Foreign Relations Law

It's a tiny bit off topic, but it's worth noting that after much bluster about how the ICC was destroying the "peace process" in the Sudan by indicting Bashir, none of the Security Council members put deferring the prosecution under Article 16 of the Rome Statute on the Council's agenda for September.  Over at UN Dispatch, our colleague John Boonstra...

Building on Tom Farer’s insights, my friend Chris Borgen asks if “what we have is more like a grid with varying degrees of multilateralism and unilateralism as well as degrees of interventionism and noninterventionism.” Chris’s grid helps to explain intervention, i.e. when and how to intervene.  He implies that policy is made to reflect and implement ideas about the relationships...

I want to join the rest of Opinio Juris in welcoming Tom; I have read Confronting Global Terrorsm and American Neo-Conservatism with great interest and am looking forward to commenting on it.  As befits someone who, on some definitions anyway, probably counts as a neo-con, I have some disagreements with the book - starting, unsurprisingly, with the definition of neoconservative...

Let me begin the discussion by addressing one of the most important issues addressed in Farer's book: combating terrorism consistent with the Charter. Farer presents the issue of the permissible options for the United States if it discovers that terrorist organizations or individuals are active in country X and planning an attack on American targets. If the...

Eric Posner has a new post at The Volokh Conspiracy, "Surge of Ignorance," in which he quotes a number of New York Times columnists expressing skepticism toward the surge and then links -- in a different color font, for emphasis -- to a NYT article entitled "U.S. Hands off Pacified Anbar, Once Heart of Iraqi Insurgency."  Posner offers no editorial...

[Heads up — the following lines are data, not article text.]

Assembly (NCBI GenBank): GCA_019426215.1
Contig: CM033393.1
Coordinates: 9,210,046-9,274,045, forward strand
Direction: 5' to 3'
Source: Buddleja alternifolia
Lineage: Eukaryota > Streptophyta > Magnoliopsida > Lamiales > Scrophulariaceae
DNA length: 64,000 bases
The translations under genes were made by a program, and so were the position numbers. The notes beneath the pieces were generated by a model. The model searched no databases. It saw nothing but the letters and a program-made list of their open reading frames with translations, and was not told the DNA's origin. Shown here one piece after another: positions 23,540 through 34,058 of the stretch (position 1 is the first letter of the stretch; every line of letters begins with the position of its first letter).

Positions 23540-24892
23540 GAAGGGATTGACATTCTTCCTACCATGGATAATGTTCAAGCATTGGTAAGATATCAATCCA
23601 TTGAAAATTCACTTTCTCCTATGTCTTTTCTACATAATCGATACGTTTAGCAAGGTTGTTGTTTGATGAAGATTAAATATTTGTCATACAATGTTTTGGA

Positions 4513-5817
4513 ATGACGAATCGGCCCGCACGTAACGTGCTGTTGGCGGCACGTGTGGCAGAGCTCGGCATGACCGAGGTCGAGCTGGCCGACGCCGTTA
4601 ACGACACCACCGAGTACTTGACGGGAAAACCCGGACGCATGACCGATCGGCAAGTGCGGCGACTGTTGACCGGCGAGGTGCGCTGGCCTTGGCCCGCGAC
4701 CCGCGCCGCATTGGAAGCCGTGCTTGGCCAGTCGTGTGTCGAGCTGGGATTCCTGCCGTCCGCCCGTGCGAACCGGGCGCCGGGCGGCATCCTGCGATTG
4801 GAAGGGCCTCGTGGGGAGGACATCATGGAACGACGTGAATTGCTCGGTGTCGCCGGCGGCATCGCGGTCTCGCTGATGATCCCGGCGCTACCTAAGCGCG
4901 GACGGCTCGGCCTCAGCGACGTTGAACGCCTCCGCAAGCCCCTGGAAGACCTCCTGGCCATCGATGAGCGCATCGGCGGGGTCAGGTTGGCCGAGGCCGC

There’s so much domestic news these days it would’ve been easy to miss Eric Lichtblau’s story in yesterday’s New York Times about legislation introduced in Congress just before the August recess that would substantially define the scope of the United States’ war with Al Qaeda, et al. Indeed, it’s not clear why the Times itself finally just realized the significance...

My blogging has slowed down the past couple of weeks, because I've been traveling and finishing a book chapter that criticizes Moreno-Ocampo's approach to deciding which situations to investigate.  (See my previous post.)  But I would be remiss if I did not mention this interesting piece of news -- the Fifth Circuit has reversed the district court's dismissal of the...

The blog Futurismic as an interesting post on "viral sovereignty." According to a recent Washington Post op-ed by Richard Holbrooke and Laurie Garrett:  This extremely dangerous idea comes to us courtesy of Indonesia’s minister of health, Siti Fadilah Supari, who asserts that deadly viruses are the sovereign property of individual nations — even though they cross borders and could pose a pandemic threat...

I wrote a couple of weeks ago about my experiences in Georgia in the early 1990s, monitoring the various conflicts - Abkhazia, South Ossetia, and the then-Georgian civil war in Tbilisi.  I noted that those secessionist conflicts were marked on each side by ethnic cleansing as extreme as anything I saw in the Yugloslav wars (a country which I also...

(First, before anything else, a welcome to Eric Posner back to the blogosphere, lately of Slate's Convictions (in the same shutdown that gave OJ the welcome opportunity to snag Deborah Pearlstein) and now of Volokh Conspiracy, where Eric has been posting particularly related to the resurgence of Russia.) I have been writing in my own draft work this summer about the...